Vicki and Merryn

I had a funny feeling in my tummy as we went to bed that Saturday night in the middle of a freezing January. Not a pregnancy feeling but a night-before-exams feeling or just-before-a-performance feeling. “Everything’s ready isn’t it babe? If the baby comes, we’re ready aren’t we?” I said to my partner Toby.

The hospital’s date was the coming Wednesday but I thought it was way too early. I knew when I’d conceived: in the middle of Beltaine when the woods were full of bluebells and everything was lush and green and abundant. Me and my sister had rubbed shelanigigs on the trees for good Spring luck and fertility that weekend as we tramped through the woods near our childhood home and I’d wished hard for some of that fertile energy to soak up into me. The hospital’s date had Merryn arriving in the world way too early by my reckoning. The reality was she came that Monday morning and now I think she was simply a 38-week baby… she was born fully cooked and ready.

I woke up that Sunday morning after the nervous feeling with mild cramps in my abdomen. Tobes got me a hot-water bottle. I didn’t think for a moment that I was in labour. All the birth classes and birth workshop stuff I’d done and still I genuinely didn’t have a clue. After 2 hours Tobes said “I think you’re in labour.” No way, I said.

Tobes pulled down a pioneering 1970s book called New Active Birth by Janet Balaskas from my bed-book stash. Along with Ina May Gaskin, Janet was my touchstone for positive birth stories throughout my pregnancy. It looked like one of those early Yoga books my mum had when I was a kid, all leotards and softly tonged hair, and men with beards. Janet Balaskas was a pioneer and brought some sense back to obstetrics. Tobes flipped open a page and thumbed down it with a frown. “Feels like period pains. I think you’re in labour.” Perhaps I was! Holy SHIT!

Tobes leapt into action and ran downstairs to get the birth pool ready. We had planned a home birth not out of any particular desire to give birth at home, but more out of an aversion to being in a hospital, which didn’t seem right either. There didn’t seem to be any happy medium. My mum had looked vaguely nervous when I told her.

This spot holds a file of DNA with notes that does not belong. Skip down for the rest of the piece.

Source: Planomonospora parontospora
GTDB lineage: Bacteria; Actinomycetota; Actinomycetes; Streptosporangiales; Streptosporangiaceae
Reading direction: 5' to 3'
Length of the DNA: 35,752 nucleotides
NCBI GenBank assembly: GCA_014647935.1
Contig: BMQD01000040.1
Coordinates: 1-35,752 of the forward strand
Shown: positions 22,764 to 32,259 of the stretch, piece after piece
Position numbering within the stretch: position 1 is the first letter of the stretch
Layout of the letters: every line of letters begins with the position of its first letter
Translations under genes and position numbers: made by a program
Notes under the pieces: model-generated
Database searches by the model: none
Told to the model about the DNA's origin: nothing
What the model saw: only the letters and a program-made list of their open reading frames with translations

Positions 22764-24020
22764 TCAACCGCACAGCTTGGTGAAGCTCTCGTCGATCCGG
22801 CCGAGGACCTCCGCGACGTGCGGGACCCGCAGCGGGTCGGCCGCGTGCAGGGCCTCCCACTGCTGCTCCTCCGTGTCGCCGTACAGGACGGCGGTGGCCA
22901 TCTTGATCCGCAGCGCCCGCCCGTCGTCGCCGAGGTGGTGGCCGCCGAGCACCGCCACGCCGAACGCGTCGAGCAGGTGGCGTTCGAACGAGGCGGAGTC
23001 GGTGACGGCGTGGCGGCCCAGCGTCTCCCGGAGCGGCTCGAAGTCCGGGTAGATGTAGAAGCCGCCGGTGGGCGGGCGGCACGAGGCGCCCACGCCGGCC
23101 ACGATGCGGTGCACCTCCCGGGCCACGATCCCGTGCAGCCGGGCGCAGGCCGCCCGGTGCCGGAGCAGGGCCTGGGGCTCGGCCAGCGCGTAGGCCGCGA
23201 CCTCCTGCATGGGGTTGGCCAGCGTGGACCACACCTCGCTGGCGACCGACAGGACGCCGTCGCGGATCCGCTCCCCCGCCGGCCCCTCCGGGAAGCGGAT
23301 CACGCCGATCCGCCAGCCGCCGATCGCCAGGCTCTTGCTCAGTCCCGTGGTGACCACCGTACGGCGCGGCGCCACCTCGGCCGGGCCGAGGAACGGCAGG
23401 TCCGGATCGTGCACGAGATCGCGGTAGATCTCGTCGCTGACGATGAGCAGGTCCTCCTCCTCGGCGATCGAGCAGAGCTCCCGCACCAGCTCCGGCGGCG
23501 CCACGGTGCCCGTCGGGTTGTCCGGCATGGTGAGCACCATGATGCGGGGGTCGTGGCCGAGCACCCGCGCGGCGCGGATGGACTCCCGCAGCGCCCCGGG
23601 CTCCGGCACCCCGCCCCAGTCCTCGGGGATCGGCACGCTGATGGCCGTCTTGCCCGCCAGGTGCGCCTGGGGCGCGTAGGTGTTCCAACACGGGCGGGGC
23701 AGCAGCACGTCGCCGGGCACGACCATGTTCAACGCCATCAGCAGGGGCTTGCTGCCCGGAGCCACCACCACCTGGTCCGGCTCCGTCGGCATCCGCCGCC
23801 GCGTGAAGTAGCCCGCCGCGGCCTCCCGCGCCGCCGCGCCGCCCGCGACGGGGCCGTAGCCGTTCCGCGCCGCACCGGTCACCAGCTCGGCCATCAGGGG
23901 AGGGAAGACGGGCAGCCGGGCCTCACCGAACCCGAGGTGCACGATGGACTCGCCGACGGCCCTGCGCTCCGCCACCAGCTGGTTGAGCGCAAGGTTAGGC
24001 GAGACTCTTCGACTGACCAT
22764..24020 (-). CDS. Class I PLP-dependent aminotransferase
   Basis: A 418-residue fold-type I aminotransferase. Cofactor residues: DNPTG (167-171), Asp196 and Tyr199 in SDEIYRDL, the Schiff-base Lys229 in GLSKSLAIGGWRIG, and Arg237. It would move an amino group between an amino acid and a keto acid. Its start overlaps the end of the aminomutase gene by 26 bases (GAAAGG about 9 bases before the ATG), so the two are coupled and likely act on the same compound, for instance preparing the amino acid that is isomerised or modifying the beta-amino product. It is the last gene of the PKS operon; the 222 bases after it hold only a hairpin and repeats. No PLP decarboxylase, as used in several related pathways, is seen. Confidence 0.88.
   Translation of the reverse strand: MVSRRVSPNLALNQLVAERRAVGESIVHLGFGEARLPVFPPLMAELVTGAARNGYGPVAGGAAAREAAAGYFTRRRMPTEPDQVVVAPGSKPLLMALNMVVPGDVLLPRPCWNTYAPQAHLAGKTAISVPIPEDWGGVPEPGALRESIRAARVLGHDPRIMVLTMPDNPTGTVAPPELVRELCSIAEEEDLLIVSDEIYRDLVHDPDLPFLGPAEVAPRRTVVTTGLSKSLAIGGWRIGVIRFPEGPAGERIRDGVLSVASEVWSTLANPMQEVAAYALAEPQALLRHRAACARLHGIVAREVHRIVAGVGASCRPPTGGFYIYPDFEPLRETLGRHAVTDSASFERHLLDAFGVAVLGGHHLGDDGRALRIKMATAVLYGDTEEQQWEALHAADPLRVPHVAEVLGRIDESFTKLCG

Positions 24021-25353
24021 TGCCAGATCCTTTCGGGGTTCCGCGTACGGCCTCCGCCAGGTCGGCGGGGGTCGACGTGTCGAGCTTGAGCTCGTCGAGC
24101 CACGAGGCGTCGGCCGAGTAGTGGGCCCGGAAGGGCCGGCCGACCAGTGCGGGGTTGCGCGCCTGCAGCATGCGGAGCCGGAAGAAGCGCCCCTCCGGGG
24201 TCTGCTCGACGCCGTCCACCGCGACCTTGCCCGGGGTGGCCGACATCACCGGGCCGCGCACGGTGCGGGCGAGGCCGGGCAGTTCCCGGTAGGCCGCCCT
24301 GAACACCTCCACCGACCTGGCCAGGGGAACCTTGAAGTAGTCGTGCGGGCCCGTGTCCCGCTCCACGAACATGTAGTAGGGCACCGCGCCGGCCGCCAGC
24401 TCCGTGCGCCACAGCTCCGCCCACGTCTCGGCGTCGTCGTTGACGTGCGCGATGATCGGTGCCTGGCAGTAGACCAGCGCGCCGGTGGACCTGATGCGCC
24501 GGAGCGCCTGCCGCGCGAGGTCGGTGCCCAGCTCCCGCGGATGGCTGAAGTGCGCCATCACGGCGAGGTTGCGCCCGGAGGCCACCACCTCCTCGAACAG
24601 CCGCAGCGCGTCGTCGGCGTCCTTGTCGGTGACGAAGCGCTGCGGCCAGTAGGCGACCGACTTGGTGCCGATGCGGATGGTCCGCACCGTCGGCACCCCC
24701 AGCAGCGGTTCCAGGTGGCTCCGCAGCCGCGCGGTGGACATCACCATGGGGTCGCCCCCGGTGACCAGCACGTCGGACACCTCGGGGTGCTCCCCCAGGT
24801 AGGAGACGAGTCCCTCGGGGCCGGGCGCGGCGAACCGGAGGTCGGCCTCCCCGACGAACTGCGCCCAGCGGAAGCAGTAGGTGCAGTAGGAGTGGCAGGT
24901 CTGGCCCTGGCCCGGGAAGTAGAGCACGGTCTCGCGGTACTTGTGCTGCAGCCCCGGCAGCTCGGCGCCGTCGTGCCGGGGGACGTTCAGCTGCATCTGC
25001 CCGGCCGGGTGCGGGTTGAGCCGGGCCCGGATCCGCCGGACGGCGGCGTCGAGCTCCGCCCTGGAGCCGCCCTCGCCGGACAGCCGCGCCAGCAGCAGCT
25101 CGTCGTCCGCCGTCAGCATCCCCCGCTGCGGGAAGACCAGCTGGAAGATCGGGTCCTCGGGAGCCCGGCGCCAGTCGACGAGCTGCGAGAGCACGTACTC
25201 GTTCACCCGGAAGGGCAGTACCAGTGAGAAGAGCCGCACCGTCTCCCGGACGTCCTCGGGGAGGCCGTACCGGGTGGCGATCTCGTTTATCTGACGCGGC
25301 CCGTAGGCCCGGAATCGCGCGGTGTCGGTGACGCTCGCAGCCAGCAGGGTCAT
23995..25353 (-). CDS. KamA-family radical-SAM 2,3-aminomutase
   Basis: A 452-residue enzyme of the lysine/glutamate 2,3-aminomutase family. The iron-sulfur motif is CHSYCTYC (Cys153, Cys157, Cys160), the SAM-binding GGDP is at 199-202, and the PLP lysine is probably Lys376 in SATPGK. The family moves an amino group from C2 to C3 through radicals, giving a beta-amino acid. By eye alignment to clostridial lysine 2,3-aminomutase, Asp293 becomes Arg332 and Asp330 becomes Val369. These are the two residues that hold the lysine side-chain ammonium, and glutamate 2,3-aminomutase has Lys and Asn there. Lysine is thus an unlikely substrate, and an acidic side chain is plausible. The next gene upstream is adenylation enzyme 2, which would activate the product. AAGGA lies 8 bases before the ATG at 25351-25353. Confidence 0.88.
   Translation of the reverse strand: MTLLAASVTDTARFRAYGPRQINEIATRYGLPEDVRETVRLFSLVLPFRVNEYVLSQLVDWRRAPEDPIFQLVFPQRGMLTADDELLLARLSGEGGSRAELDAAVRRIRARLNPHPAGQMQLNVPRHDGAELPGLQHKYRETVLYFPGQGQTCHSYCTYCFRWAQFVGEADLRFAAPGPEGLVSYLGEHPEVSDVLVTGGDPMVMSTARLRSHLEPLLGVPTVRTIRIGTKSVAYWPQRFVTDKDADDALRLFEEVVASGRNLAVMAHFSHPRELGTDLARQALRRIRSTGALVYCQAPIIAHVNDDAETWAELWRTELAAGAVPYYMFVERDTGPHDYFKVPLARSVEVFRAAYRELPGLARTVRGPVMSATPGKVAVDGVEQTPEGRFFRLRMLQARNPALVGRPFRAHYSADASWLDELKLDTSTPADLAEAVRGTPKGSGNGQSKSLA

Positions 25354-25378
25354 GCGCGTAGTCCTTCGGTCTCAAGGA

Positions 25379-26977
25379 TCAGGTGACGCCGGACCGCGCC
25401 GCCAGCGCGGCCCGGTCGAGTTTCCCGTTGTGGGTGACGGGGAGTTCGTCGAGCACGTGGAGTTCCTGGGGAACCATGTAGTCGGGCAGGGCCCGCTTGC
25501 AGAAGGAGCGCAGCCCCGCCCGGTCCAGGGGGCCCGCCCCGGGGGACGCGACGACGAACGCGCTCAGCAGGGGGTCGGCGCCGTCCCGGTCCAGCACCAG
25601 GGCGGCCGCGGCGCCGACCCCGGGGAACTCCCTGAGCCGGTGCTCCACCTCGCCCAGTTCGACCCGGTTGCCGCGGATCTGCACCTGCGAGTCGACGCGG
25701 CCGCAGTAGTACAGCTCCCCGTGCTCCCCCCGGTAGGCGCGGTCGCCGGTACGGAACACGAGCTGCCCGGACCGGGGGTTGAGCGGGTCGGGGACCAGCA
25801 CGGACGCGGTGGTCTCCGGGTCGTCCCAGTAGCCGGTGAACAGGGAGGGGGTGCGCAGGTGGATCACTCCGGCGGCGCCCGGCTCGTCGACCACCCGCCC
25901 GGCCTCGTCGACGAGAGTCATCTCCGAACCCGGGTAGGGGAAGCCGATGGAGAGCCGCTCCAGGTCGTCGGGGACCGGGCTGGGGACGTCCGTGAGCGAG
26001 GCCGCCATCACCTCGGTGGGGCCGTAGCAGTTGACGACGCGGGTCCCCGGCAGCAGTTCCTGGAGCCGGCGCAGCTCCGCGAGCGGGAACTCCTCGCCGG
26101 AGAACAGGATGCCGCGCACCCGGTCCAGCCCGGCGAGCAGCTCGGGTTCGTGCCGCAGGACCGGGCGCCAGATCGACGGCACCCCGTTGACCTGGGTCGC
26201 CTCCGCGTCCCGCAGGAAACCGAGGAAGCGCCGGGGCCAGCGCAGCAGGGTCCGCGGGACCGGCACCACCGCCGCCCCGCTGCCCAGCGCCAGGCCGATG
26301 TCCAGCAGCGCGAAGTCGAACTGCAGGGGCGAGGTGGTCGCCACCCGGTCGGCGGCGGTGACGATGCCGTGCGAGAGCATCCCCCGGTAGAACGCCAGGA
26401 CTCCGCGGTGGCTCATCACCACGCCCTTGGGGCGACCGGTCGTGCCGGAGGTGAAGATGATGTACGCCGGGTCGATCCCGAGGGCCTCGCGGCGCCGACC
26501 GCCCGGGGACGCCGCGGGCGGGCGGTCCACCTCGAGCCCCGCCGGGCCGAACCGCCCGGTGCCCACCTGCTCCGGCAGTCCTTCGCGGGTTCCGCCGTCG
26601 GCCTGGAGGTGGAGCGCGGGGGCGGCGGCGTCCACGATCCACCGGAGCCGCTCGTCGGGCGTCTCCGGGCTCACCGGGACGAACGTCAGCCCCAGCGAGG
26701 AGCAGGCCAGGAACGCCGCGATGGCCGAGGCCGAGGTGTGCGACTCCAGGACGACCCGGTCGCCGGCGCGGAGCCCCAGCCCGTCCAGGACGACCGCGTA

I felt okay about it though… I’d read lots of birth stories, talked to lots of women about their experiences, and done a workshop and regular pregnancy yoga classes. I did yoga and pelvic floor exercises every night for the last four or five months of my pregnancy. If I can give one piece of advice to you it is this: pelvic floor, pelvic floor, pelvic floor! Also, liberal use of wheatgerm oil or olive oil (before bed) on your vital birthing parts is great. Slap it on!

So! Now here we were. Shit. I tried to have a shower. Couldn’t relax at all. I felt slightly sick, and sweaty-palmed, as if I had an upset stomach. I’d read that this can happen so I just went with it. Your body empties itself out so this was fine; I just went to the toilet and didn’t freak out about it. Then I went and leant over my pilates ball in our spare room, while Tobes was trying to time my contractions. They were coming pretty often, even at this early stage. I suddenly felt very emotional, and felt that I wanted to see my mum and sister right away, so Tobes called them. They weren’t far away but the feeling passed quite soon, and they made us promise to call if they could do anything or if I just wanted them to come and be there. I just felt quite insular by then though: I just wanted a midwife. With hindsight I should have got them all there for support for Tobes, to help with practical tasks and just the general vibe. Probably a bad judgement call but I don’t like fuss.